Fiducia

Faith

All over the world today, the gospel story of Lazarus would have been (or is being, or will be) read. It comes around every year on the Fifth Sunday of Lent and is probably one of the better-known miracles of Jesus.

I’m going to go out on a limb here and say that most homilies today were about death. The homily I heard certainly was, and I can’t remember ever hearing someone preach on this gospel and not focus on death. I mean, just look at the readings that go along with it today. The reading from Ezekiel: “I am going to open your graves [and] raise you from your graves… you will live”. The second reading, from the letter to the Romans: “Though your body may be dead it is because of sin… [and] he who raised Jesus from the dead will give life to your own mortal bodies…”
I was surprised, then, to be sitting in Mass today and have a totally different theme leap out at me.

Have you ever experienced a line of Scripture striking your heart like an arrow? It’s as though that line was shouted, while the rest was barely whispered. It doesn’t happen to me very often, but when it does I try to sit up and take notice – it’s usually because the Man Upstairs is trying to get my attention. That’s what happened today, proving once again that “the Word of God is living and active, sharper than any two-edged sword, piercing to the division of soul and spirit, of joints and marrow, and discerning the thoughts and intentions of the heart.” (Hebrews 4:12)

Psalm 129 is fairly familiar to me – it comes up often in the breviary. So I was surprised when I heard a line with ‘new ears’, as though for the first time.

Let the watchman count on daybreak
     and Israel on the Lord.

That one line was like… a mental explosion. Or at least, the catalyst for a mental explosion. (Let’s now hope I can trace the wreckage in an intelligible way!)

If I went and asked a random pedestrian whether the sun is going to rise tomorrow, they’d look at me like I was crazy. Of course the sun will rise tomorrow, they’d exclaim, There’s no doubt about that! And I would agree with them. But do I have that same trust, that same confidence, in the Lord? His love for us is more dependable, more certain, than the sun rising tomorrow morning. I plan things for tomorrow without even questioning whether dawn will break; yet how often do I question God’s love, or faithfulness, or power, or truth?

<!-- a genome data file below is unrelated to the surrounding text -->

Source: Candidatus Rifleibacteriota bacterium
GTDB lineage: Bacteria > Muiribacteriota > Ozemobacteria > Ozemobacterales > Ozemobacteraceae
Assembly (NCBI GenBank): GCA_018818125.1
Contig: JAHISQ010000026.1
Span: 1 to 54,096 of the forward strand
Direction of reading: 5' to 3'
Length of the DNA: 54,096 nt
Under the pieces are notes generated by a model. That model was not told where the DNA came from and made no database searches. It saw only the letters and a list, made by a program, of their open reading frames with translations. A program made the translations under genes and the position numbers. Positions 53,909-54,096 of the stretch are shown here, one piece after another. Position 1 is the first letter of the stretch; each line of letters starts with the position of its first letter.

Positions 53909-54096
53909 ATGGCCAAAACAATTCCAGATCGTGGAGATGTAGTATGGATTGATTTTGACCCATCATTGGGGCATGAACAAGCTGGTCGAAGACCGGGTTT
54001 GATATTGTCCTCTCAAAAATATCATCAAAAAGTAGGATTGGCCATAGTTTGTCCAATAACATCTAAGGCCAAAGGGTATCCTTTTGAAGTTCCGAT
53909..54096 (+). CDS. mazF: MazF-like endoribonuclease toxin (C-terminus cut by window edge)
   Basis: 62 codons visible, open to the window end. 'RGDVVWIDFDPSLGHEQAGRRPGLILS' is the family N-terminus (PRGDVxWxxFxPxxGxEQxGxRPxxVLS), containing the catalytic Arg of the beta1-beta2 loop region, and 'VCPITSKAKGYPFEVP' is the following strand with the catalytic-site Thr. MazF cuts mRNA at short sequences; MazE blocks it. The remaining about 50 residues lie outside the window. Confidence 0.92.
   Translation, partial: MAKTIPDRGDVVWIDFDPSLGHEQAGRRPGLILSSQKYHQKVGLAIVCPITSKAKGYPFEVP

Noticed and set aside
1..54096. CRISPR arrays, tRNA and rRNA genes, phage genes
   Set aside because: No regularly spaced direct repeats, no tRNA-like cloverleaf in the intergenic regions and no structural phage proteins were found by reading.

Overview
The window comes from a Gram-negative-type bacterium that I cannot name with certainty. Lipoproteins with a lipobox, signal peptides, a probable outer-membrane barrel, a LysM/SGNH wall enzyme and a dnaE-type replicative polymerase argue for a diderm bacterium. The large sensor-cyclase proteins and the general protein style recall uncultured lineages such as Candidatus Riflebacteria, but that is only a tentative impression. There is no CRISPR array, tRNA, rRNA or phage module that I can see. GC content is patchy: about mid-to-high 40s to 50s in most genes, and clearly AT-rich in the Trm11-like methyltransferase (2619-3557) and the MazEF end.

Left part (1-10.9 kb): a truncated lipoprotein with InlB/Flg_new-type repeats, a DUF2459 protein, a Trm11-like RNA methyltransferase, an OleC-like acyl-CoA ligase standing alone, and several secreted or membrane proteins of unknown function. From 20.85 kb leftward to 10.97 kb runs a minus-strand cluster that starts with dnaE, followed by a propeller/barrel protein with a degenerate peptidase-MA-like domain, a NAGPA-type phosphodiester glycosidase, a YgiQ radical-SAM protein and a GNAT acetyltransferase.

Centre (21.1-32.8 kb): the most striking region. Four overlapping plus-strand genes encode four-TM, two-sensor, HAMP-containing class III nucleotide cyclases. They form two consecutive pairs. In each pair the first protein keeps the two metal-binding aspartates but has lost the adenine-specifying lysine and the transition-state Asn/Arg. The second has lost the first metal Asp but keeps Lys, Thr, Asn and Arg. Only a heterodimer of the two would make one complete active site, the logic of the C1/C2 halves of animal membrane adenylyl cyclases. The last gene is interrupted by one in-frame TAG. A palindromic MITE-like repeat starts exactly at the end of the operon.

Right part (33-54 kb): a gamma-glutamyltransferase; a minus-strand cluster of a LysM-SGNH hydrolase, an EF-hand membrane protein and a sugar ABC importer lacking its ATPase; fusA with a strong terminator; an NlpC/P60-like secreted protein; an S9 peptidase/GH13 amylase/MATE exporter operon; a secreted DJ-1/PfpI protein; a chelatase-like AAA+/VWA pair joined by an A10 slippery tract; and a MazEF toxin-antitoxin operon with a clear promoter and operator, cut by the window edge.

The question resounded within me: Do I count on the Lord as surely as I count on daybreak?

 

sunrise

 

This idea of trust formed itself for me as a ‘key’ to the rest of today’s Scriptures.
Death – usually preached as today’s dominant theme – is what Tolkien calls ‘the doom of man’. When someone close to us dies, it doesn’t feel like some normal or natural process. It jars us. It disturbs us. It is one of our biggest fears and preoccupations. Our entire being cries out, This is not right! Because it isn’t right: we were made for life, not for death. Death is a punishment for sin, and sin entered the world through one man (see Romans 5:12, 6:23).
So how can we love God in a world plagued by death? How can we know that He is loving, faithful, powerful, and truthful?

You will know that I am the Lord, when I open your graves and raise you from your graves, my people.

Right there, in the first reading, the Lord is crying out: Trust in me! I can destroy your greatest fear! The second reading reinforces this by telling us exactly how our death is overcome: it is by the Spirit of God living within us! But we, in our weakness and distrust and sin and blindness, reply: What gives you the power to do this? Can we really trust you? And Jesus says:

I AM THE RESURRECTION AND THE LIFE
     Do you believe this?

Do you believe this? Do you trust him? “Trust in the Lord with all your heart… and he will make your paths straight.” (Proverbs 3: 5-6)
To finish, I wish to share Charles de Foucald’s Prayer of Abandonment.

 

Father,
I abandon myself into your hands;
do with me what you will.
Whatever you may do, I thank you:
I am ready for all, I accept all.

Let only your will be done in me,
and in all your creatures –
I wish no more than this, O Lord.

Into your hands I commend my soul:
I offer it to you with all the love of my heart,
for I love you, Lord, and so need to give myself,
to surrender myself into your hands without reserve,
and with boundless confidence,
for you are my Father.